If you become the target of a superior’s criticism, the last thing you want to do is step out of line and give them permission to condemn you. To avoid this you need to make sure you stay focused, show up on time, be polite, complete your assigned tasks and do as you’re told. In a way it prompts you to step your game up. The unfortunate reality is that some people displace their anger to people beneath them on the pecking order. A way to avoid this is to stay focused and to not give them an opportunity to criticize you.

3. If You Make a Mistake, Own Up To It
If it turns out the criticism is valid, even in a small way, own up to it. This shows your superior that you’re mature and it allows both of you to move forward. Most people will respect you more for owning up to your mistake. When you own up to your mistake, you are able to put the incident behind you and move forward with your learning endeavors.

4. Stay Professional
Avoid gossiping to colleagues. This is a good rule in general. The people you confide in may not understand the situation or may not have been there. It may cause them to label you as a gossip or worse, they may side with their colleague whom they know better. Talking about these confrontations at work is unprofessional and you should do your best to avoid it. That being said, if the situation troubled you and it helps you to decompress by talking about it, reach out to an advisor, counselor, spouse or friend.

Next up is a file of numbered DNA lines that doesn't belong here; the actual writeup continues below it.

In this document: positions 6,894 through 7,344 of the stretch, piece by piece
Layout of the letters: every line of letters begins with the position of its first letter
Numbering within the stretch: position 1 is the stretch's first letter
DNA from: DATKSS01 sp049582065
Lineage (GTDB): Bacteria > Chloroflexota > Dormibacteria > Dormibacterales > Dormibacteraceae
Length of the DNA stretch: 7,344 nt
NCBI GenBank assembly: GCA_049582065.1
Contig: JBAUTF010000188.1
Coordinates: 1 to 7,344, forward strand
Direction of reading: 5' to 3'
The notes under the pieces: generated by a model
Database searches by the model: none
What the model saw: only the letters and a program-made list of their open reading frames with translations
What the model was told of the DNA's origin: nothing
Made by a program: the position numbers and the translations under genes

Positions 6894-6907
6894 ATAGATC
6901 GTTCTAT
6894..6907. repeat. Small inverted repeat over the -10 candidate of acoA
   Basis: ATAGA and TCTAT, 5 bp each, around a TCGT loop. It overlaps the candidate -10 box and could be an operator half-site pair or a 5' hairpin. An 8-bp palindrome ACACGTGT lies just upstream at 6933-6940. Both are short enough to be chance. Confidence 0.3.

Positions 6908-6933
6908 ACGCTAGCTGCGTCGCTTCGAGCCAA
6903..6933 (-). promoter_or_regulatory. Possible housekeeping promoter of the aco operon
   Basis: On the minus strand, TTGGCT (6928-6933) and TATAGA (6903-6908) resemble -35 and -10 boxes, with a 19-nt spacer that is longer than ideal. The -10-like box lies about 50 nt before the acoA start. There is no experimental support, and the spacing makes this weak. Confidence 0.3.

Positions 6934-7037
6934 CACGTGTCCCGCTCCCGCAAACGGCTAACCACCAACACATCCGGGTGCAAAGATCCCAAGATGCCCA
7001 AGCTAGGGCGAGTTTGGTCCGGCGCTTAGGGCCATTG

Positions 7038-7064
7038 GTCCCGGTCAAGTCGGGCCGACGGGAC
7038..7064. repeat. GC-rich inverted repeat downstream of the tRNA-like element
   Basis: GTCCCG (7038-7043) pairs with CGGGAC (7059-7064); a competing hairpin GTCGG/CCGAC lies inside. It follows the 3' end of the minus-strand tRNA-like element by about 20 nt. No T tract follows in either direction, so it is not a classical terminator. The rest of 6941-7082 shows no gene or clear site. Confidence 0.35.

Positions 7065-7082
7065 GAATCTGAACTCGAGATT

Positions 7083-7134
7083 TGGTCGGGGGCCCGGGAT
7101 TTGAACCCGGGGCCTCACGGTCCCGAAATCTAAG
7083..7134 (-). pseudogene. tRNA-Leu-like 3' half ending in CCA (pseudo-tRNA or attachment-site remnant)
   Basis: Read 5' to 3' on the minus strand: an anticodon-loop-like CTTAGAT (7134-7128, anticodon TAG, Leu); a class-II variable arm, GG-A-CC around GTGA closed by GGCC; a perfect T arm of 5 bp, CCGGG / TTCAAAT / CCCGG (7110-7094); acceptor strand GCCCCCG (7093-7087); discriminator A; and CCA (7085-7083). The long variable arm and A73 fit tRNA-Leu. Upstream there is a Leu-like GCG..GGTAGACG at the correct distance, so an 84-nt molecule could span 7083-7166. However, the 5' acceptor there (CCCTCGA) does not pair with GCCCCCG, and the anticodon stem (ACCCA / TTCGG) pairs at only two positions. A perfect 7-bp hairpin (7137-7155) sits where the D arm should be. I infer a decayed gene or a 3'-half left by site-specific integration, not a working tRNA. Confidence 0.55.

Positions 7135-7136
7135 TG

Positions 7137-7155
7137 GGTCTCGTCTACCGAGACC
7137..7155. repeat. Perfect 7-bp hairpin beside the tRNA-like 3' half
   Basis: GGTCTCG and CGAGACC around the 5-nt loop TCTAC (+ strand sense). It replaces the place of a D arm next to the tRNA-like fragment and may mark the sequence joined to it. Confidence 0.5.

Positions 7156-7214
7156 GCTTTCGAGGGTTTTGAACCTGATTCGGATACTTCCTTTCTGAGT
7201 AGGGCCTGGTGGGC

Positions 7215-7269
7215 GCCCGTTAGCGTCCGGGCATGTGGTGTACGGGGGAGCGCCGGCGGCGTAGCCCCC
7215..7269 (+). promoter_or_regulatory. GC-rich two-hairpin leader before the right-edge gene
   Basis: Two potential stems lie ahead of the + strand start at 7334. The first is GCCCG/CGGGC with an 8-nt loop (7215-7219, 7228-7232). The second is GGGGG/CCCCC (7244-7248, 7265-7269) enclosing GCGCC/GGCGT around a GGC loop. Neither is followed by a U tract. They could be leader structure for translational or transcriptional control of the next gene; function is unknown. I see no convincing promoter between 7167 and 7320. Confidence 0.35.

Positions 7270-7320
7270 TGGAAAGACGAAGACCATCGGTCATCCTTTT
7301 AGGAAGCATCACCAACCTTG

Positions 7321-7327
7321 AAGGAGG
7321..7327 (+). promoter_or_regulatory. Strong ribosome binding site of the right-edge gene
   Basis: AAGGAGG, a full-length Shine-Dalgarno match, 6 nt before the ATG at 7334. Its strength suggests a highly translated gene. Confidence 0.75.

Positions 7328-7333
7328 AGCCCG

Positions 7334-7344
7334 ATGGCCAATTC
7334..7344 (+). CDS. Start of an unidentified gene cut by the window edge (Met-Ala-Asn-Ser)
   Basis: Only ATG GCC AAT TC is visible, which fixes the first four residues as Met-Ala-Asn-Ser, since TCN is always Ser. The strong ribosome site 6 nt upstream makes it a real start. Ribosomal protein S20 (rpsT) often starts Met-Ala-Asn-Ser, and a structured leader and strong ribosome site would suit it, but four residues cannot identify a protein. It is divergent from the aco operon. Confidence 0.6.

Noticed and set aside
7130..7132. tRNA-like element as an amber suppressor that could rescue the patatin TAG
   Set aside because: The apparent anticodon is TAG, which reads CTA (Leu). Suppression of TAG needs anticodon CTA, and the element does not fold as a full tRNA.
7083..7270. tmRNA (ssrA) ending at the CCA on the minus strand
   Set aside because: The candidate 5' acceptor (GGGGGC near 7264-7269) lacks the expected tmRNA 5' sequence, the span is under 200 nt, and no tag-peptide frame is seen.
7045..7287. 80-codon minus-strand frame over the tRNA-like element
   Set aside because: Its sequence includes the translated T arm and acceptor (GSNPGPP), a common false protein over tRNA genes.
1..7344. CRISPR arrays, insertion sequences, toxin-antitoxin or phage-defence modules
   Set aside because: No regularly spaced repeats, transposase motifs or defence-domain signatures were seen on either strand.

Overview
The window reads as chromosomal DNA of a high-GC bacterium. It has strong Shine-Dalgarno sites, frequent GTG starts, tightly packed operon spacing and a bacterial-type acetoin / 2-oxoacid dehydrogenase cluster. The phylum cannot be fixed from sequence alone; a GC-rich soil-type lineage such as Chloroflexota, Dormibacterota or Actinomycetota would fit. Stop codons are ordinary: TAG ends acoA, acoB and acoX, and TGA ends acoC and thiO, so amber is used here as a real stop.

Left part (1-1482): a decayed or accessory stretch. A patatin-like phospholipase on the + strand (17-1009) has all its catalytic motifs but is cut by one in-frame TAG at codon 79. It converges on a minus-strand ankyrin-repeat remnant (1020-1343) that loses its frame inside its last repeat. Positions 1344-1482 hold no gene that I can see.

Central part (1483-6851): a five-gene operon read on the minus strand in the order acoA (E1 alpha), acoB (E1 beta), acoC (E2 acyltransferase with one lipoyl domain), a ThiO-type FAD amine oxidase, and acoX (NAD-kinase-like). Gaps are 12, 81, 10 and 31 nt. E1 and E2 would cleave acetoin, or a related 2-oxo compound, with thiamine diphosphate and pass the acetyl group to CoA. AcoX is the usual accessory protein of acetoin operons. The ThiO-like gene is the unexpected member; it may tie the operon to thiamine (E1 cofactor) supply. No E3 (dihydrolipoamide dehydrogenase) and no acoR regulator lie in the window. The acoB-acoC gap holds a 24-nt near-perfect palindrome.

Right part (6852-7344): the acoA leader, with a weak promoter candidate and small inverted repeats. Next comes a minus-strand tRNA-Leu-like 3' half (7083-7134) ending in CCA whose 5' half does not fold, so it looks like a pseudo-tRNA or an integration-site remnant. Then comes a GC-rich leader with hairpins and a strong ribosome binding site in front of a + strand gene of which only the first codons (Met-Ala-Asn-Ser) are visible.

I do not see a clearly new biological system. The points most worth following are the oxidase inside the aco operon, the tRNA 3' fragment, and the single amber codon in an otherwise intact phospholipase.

5. Keep The End in Mind
You’re there to learn, so you should do your best to not allow a negative situation to impede your education. If possible, keep your distance from that particular individual and find someone who is willing to teach. The reality is that not all people want to teach and there will be people looking to take their anger out on inferiors. Whatever the reason, remember that you’re there to learn and that you should not let negative people influence that.

My goal is to give a short outline of what to do when we’re faced with confrontation from a superior. It is by no means exhaustive and I understand some tips are more obvious than others. I just want to offer the basics on how we can respond and thrive in the face of criticism from our superiors. In the end, my situation did not warrant a formal complaint to my school. If you believe that you were in a situation that made you feel uncomfortable and impeded your learning experience (after all we are paying a lot of money to be there) then it should be reported.  This will hopefully help prevent another student from having a similar experience. These situations are inevitable in any classroom or work setting and we will encounter them outside of the hospital as well. Just remember to take it with a smile, stay focused, own up to your mistakes, stay professional, and keep the end in mind.

Antonio Adiletta Antonio Adiletta (1 Posts)

Contributing Writer

Geisinger Commonwealth School of Medicine

Antonio Adiletta is a third-year medical student at Geisinger Commonwealth School of Medicine from Lancaster, PA. During his first two years, he served as President of his class and helped create a General Surgery Interest Group. He is currently interested in Diagnostic Radiology.